If we follow Jesus, who came to bring God’s kingdom, to bring down the powerful and lift up the lowly, if we are going to live our own lives and our lives together as a church community in our own parish and diocese and denomination in ways that turn all the injustices of the world upside down and inside out, we will be unusual. We will be what folks in this part of the country call “kind of different”. If we do it right, all in with our hearts on fire with love for Jesus, we won’t get carried away with ourselves, but we will get carried away with Jesus, and it will seem too extreme to some people, including some in powerful positions.

In recent lectionary weeks, we’ve read about Jesus sending the Holy Spirit to guide us, comfort us, and help us. This summer is a critical time for our parish and for the greater Episcopal Church. It’s proving to be a critical time for this neighborhood and this city as we try to figure out how to ensure all of our neighborhoods are safe places to live, work, and play. And this year is a critical time for our world, perhaps the last chance for the world’s leaders to set business as usual aside and get things figured out correctly to prevent catastrophic climate change. 

In these critical times, let’s not dismiss the Holy Spirit when it leads us to do something that is new or unfamiliar or hard to understand. Let’s not immediately dismiss those who sound crazy or extreme to us but who might be speaking the Spirit’s words. And let’s especially not block the work of the Spirit by appealing to what the powers that be would like us Christians to look like and do. If all the world sees of Christians is our removing ourselves from the rest of the world for an hour, more or less, on Sunday mornings, if our purpose in coming to this holy table is “for solace only and not for strength; for pardon only, and not for renewal” if we have church meetings and conventions where we worry about maintaining the status quo, Beelzebub, the personification of evil, rejoices because we are harmless to him. C.S. Lewis’s character old Screwtape himself couldn’t invent a better scenario than to have the church preoccupied with maintaining the status quo.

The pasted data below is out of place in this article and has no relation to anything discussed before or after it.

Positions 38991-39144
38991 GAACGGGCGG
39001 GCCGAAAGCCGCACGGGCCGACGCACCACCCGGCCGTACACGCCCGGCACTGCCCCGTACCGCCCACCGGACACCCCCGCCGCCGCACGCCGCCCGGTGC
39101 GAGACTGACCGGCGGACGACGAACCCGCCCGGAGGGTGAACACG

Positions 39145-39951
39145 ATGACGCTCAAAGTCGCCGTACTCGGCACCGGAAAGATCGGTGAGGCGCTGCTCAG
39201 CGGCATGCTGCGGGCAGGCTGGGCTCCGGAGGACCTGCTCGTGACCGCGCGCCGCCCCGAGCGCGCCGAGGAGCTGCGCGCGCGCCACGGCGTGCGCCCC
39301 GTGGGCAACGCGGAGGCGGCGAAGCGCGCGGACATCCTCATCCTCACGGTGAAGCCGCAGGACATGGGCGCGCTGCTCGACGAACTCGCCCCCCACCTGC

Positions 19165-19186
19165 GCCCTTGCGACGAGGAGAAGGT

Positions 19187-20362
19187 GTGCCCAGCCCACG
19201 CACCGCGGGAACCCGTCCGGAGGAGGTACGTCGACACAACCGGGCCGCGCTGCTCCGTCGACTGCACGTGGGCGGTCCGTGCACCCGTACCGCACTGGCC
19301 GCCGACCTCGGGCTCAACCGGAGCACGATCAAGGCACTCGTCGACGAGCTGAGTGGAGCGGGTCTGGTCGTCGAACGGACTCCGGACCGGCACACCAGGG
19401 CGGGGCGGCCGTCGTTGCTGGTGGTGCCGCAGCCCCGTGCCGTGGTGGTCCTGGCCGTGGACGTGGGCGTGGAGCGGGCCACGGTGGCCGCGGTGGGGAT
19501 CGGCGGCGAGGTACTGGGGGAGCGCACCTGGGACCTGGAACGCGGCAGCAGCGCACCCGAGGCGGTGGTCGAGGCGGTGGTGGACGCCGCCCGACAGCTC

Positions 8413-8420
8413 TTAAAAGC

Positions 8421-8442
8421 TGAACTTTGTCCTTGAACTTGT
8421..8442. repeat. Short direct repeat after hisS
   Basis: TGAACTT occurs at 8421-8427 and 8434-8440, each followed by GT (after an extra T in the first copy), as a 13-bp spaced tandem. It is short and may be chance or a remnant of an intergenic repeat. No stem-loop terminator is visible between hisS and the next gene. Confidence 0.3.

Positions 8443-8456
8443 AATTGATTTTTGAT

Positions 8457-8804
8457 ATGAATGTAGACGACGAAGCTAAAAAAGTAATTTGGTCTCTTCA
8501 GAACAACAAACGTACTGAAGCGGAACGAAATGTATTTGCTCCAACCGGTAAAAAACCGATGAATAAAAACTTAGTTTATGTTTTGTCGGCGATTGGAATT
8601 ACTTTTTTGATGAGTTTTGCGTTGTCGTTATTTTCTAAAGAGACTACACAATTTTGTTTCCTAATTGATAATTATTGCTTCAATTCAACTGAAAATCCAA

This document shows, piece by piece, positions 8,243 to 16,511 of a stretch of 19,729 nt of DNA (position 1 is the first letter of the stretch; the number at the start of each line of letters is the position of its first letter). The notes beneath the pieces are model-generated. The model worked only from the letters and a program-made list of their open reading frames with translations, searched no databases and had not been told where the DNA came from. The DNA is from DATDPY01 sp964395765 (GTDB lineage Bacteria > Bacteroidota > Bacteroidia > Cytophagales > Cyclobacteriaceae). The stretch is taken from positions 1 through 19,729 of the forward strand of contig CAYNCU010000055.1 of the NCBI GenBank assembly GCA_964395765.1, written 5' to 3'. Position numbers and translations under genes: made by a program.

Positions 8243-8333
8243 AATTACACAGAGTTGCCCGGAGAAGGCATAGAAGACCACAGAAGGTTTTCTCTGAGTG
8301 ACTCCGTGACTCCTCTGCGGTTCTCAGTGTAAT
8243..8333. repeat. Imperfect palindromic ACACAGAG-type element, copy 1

Those who truly follow Jesus will not try to hold back the work of the Holy Spirit because it makes us uneasy. We will be open to whatever allows the Spirit to turn things upside down and inside out until Jesus’ work of reconciliation, justice, and radical love is completed. It might look crazy to us, it might puzzle us, and it will sometimes be very difficult, requiring us to tap into wells of creativity and courage and love we didn’t know we had in us until the Spirit led us to them. But given a choice between some craziness — Spirit-led work rooted in Christ’s love and infused with passion and creativity — given a choice between supporting that sort of craziness and blocking the work of the Spirit, followers of Jesus have no choice but to walk where the Holy Spirit leads us. 

As we prayed earlier, “O God…Grant that by your inspiration we may think those things that are right, and by your merciful guiding may do them.” And may God grant us wisdom, courage, love, and abundant joy as we find our way. Amen.

Friday, May 29, 2015

Fossil Fuel Divestment: God or Wealth?

Jesus talks about the uses and misuses of money throughout the Gospel. In the Gospel passage for today’s Daily Office (Luke 16:10-17), Jesus points out that a slave can’t serve two masters and then says, “You cannot serve God and wealth.”